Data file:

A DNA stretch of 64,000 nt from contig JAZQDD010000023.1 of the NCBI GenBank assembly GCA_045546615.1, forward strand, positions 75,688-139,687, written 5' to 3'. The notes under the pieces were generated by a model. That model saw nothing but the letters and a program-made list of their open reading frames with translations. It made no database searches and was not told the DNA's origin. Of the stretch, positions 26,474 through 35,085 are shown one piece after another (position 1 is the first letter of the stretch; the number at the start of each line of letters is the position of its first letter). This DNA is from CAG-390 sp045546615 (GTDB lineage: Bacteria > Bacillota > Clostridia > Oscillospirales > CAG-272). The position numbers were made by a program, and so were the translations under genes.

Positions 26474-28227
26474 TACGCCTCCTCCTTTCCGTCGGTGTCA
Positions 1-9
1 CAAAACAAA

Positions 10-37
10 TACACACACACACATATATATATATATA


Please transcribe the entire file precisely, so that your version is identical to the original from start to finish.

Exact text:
A DNA stretch of 64,000 nt from contig JAZQDD010000023.1 of the NCBI GenBank assembly GCA_045546615.1, forward strand, positions 75,688-139,687, written 5' to 3'. The notes under the pieces were generated by a model. That model saw nothing but the letters and a program-made list of their open reading frames with translations. It made no database searches and was not told the DNA's origin. Of the stretch, positions 26,474 through 35,085 are shown one piece after another (position 1 is the first letter of the stretch; the number at the start of each line of letters is the position of its first letter). This DNA is from CAG-390 sp045546615 (GTDB lineage: Bacteria > Bacillota > Clostridia > Oscillospirales > CAG-272). The position numbers were made by a program, and so were the translations under genes.

Positions 26474-28227
26474 TACGCCTCCTCCTTTCCGTCGGTGTCA
Positions 1-9
1 CAAAACAAA

Positions 10-37
10 TACACACACACACATATATATATATATA